Falise, 55, worked with the Associated Press in Paris in the mid-'80s before travelling to Bangkok to do freelance work during his holidays. He was quickly drawn to the Myanmar border and conflicts involving ethnic rebels.
There were trips to Manerplaw, the former headquarters of the Karen National Union, Three Pagodas Pass, and treks with the Karen and Mon rebels. In 1988 he was caught in an hour-long firefight when the Karen soldiers he was accompanying were ambushed by Burmese troops. He saw villagers in free-fire zones, mine victims and people dying of malaria.
Far from upsetting him, these adventures kept drawing him back. There were trips to Laos, the Philippines and the Cambodian border, to write about the refugee crisis and long-running saga of the Khmer Rouge.
"That's how I became entangled. I was spending three months on my own as a freelancer. But Bangkok was always the base," he says. "I got depressed every time I went back to Paris, after the wonderful adventures here."
In 1991 he resigned and moved to Thailand to cover Southeast Asia. "It was still a sort of golden age for journalism", he says of the pre-Internet era when newspapers and magazines in Europe paid good money for big news and strong pictures from the "exotic East".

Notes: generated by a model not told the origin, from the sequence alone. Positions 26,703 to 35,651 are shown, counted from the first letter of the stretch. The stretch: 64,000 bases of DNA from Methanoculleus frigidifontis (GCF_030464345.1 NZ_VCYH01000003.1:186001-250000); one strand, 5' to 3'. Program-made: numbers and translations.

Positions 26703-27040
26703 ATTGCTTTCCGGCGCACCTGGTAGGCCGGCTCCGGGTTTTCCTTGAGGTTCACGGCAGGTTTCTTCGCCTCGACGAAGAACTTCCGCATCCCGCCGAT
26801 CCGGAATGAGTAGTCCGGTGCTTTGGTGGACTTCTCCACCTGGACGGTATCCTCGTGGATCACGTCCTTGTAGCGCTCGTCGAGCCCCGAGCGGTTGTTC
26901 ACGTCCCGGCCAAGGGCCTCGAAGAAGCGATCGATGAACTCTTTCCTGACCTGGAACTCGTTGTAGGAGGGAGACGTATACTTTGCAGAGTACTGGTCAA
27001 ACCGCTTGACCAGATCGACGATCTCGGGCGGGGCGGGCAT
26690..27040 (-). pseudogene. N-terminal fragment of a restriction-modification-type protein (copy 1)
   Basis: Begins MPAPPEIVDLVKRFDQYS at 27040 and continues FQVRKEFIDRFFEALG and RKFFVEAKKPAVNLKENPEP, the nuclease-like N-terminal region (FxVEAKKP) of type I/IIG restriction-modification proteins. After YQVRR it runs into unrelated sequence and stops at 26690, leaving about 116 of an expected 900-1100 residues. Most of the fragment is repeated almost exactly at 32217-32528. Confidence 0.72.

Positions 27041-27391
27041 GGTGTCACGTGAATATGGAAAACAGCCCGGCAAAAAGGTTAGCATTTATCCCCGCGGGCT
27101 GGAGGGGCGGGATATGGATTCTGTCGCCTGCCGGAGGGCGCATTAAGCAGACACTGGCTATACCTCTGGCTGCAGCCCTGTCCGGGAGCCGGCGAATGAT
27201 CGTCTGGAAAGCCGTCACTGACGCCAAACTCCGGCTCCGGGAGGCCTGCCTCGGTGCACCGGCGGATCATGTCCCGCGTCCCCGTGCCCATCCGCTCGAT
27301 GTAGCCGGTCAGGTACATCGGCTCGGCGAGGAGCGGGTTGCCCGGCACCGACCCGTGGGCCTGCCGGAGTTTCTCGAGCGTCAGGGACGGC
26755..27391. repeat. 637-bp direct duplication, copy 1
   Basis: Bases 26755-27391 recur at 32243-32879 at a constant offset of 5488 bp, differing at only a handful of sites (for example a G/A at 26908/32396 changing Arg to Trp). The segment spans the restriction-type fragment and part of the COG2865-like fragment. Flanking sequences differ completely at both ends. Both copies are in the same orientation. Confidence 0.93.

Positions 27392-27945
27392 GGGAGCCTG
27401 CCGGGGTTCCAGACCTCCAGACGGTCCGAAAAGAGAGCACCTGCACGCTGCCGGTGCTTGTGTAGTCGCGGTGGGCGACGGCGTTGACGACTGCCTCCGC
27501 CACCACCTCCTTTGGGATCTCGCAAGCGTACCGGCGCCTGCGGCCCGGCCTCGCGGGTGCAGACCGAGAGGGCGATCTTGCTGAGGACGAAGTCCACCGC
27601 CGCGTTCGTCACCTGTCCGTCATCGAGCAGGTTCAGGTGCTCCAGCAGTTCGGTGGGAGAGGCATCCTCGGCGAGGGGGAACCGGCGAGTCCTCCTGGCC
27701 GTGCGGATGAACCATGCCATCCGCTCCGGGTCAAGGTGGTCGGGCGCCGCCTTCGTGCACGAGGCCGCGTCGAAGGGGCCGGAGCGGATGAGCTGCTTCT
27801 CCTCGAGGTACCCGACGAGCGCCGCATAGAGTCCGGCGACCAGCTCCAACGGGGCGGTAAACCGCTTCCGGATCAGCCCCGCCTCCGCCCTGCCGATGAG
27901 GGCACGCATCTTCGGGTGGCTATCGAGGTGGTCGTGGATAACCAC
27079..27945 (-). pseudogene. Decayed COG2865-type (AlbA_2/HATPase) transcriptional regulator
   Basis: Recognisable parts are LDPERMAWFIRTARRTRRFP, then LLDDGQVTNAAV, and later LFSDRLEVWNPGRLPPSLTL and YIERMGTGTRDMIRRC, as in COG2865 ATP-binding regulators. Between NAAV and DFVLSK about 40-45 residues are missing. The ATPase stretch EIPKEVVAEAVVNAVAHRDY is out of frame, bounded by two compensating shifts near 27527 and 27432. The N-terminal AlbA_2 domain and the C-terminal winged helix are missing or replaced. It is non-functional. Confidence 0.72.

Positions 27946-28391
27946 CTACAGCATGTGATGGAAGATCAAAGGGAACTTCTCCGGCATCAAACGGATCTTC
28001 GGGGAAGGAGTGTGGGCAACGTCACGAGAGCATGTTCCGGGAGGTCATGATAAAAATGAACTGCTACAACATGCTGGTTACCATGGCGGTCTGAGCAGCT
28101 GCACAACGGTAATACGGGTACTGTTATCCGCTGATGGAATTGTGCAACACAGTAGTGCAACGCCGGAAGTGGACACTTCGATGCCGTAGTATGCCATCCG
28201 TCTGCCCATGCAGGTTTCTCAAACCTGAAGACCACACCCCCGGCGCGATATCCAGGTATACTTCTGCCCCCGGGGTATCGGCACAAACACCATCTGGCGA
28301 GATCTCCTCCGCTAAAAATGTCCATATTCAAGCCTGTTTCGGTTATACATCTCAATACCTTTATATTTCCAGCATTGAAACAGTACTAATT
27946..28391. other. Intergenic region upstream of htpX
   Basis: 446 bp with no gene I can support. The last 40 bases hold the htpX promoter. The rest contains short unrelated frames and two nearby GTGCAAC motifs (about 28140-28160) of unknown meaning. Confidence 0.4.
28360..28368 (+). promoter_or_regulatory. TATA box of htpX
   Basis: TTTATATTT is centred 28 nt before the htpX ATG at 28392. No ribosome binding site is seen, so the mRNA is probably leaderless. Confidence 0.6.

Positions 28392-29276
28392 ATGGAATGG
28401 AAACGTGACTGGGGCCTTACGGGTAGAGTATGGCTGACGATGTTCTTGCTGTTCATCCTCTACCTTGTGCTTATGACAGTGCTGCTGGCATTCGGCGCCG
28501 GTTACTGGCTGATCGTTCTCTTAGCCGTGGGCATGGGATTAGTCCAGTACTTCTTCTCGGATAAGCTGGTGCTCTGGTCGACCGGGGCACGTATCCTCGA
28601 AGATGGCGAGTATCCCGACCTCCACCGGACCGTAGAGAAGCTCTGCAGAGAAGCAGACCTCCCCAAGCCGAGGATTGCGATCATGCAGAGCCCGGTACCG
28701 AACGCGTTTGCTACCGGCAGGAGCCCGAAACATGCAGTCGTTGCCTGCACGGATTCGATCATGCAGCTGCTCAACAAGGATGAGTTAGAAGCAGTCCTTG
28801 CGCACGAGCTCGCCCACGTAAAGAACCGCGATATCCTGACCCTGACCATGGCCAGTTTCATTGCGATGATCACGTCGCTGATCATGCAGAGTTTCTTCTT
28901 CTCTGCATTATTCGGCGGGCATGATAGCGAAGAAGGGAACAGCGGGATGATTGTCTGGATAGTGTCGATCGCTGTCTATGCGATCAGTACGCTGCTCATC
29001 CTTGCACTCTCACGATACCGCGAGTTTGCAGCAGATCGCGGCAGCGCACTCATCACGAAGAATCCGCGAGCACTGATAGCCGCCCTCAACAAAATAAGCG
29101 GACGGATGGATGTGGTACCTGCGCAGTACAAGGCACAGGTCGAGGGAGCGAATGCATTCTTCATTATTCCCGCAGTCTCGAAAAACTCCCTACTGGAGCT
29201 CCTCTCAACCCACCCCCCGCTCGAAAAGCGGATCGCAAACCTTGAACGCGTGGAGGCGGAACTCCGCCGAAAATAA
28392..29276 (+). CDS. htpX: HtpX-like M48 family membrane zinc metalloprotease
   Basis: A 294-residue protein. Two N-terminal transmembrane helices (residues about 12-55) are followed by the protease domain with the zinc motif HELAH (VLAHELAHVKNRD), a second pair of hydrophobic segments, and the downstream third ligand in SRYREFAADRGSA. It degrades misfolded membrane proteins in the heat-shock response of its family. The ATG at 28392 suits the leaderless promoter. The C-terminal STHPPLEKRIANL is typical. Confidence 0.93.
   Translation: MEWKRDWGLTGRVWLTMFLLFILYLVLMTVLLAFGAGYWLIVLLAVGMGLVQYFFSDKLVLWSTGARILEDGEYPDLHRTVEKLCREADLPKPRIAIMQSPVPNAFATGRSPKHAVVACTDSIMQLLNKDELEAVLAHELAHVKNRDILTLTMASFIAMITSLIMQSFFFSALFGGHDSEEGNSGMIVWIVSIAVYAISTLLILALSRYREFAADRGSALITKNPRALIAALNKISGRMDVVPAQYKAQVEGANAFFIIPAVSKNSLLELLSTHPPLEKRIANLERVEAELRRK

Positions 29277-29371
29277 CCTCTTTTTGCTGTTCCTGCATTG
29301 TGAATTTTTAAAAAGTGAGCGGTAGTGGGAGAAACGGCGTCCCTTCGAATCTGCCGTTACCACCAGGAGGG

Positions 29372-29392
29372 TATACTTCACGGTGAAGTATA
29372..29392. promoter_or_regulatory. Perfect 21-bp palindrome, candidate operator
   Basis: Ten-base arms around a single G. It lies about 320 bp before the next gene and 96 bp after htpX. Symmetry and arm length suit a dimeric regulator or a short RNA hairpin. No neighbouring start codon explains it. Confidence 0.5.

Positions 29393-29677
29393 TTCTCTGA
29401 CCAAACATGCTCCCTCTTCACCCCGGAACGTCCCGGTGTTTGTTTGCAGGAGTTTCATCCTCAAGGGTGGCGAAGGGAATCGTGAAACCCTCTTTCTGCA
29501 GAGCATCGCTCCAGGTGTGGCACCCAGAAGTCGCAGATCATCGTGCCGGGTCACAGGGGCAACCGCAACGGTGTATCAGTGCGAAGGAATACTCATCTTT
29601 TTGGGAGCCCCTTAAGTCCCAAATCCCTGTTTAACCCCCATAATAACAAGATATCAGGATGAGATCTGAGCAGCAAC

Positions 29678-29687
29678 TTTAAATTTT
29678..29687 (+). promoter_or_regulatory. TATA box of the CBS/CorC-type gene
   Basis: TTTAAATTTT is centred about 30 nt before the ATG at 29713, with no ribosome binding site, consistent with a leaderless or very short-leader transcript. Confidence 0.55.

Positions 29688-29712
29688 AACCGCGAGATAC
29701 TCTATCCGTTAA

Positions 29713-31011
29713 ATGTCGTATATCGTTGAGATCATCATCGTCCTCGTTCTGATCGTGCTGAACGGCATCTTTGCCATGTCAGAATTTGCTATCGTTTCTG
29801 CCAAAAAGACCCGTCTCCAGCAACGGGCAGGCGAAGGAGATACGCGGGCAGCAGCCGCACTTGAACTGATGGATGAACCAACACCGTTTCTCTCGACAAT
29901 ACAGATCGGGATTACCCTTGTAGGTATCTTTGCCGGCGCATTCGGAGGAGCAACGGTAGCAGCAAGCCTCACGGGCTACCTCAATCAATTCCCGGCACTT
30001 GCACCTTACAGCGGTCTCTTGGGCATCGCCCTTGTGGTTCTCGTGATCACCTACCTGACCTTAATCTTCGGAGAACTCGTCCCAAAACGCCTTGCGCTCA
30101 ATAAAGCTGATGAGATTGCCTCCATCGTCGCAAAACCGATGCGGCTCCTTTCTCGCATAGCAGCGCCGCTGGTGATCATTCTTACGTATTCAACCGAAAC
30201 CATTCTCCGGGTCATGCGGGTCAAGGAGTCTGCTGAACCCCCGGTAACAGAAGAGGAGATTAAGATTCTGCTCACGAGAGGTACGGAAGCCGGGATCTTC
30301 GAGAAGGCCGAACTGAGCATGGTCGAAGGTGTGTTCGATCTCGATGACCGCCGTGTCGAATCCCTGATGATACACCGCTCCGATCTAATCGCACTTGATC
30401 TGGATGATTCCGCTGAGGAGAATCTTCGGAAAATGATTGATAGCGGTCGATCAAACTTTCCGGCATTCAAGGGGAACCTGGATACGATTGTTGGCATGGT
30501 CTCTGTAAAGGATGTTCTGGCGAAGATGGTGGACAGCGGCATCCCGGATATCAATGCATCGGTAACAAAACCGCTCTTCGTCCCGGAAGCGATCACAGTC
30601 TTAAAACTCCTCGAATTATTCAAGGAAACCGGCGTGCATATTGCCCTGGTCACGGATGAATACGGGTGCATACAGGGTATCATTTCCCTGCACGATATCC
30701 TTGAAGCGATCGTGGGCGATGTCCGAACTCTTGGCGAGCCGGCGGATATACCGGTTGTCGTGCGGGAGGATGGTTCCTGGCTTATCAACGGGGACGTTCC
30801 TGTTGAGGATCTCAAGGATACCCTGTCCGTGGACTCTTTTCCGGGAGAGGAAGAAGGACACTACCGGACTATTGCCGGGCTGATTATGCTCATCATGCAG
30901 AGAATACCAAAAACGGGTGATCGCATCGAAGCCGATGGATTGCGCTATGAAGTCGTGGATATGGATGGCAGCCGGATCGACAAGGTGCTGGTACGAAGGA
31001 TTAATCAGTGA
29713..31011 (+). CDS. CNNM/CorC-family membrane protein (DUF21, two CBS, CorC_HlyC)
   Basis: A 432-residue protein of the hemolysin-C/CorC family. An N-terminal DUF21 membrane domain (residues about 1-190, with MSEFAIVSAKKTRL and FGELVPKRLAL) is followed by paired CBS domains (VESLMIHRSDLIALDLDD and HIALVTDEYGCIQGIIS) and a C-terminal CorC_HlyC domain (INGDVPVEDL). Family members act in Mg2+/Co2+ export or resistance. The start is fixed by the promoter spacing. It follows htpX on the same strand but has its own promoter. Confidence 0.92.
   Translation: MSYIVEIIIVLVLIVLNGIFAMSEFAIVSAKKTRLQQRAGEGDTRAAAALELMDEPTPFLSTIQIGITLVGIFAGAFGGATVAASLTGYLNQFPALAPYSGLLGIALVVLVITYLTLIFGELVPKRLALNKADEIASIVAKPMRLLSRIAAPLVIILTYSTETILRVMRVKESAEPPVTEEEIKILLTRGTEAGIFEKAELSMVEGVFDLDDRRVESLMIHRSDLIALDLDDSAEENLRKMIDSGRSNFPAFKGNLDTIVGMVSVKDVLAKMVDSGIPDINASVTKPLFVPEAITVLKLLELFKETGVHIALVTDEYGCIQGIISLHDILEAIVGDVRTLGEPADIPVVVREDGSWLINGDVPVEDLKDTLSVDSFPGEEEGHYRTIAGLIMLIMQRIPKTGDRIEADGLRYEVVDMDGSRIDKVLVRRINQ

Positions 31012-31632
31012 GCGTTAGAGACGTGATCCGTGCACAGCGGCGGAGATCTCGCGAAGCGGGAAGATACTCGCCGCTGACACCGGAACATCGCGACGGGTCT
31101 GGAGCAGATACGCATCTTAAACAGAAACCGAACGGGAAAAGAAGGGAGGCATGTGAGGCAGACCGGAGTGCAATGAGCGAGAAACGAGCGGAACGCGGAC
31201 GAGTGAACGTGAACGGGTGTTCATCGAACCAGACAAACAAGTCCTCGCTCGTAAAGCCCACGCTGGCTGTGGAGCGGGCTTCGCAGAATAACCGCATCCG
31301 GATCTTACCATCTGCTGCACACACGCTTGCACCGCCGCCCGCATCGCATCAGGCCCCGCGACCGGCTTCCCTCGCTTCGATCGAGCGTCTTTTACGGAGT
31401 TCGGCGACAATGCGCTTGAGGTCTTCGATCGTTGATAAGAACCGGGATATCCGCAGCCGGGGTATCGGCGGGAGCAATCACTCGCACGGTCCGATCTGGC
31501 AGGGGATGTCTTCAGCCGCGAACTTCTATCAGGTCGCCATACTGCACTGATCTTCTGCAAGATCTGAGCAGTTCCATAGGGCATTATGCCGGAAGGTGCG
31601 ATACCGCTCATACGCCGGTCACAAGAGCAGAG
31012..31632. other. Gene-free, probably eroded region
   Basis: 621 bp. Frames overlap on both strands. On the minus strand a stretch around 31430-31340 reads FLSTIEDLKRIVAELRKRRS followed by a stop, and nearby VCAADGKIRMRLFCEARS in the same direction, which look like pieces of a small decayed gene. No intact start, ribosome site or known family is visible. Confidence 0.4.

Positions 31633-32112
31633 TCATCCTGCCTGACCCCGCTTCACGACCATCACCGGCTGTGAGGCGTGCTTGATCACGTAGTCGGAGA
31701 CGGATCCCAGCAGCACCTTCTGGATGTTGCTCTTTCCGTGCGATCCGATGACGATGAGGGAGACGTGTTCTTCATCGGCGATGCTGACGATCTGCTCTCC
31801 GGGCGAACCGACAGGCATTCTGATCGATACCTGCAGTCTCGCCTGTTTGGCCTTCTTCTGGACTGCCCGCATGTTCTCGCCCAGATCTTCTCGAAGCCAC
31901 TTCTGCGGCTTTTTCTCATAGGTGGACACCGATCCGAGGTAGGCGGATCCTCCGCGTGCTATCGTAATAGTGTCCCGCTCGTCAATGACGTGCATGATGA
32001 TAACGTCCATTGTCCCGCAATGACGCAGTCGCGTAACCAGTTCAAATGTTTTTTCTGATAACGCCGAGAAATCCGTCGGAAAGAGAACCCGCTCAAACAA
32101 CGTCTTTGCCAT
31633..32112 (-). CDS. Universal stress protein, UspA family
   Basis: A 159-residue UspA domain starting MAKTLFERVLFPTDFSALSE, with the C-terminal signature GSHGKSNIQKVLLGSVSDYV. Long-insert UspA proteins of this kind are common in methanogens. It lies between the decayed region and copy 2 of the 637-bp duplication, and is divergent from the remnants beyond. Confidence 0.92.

The following year Falise was badly injured at the start of the protests in Bangkok against the Suchinda military regime while photographing a scene of anarchy near the Phanfa Bridge. A police station had been set on fire on the first night. "A police car exploded and I got shrapnel in my leg - a piece of metal."
He spent seven weeks in hospital and had four operations. The hospital was flooded with injured people, but he was given a private room. "Five foreigners died in the following days," he says.
Undeterred, he continued doing stories for papers and magazines, in Europe mainly. "I also did some radio news reports, but I gave priority to feature stories. It's difficult to compete against agencies [covering the big daily news]. I always prefer to be alone on a story, than to be with 100 other guys on a picture - I hate that."
In 2003 he and colleague Vincent Reynaud trekked into northern Laos to report about a large group of "jungle Hmong" hiding from the Lao military. On their way back they were caught in a drama in which a local security man was shot dead. They were jailed and tried in court before being freed after mounting appeals for them to be released by colleagues in Bangkok and Paris.
"Not many jobs allow us to do this. But I don't buy the word 'lucky', for being able to do this. It's my choice. It's certainly a way to be free. But it has a cost - sometimes you don't have a project for months."
Nation sub-editor Jim Pollard is on the executive committee of the Foreign Correspondents Club.
The book launch and opening of "Burmese Shadows: 25 Years of Life Reporting Behind the Bamboo Curtain" is at 8 tonight at the Foreign Correspondents Club of Thailand.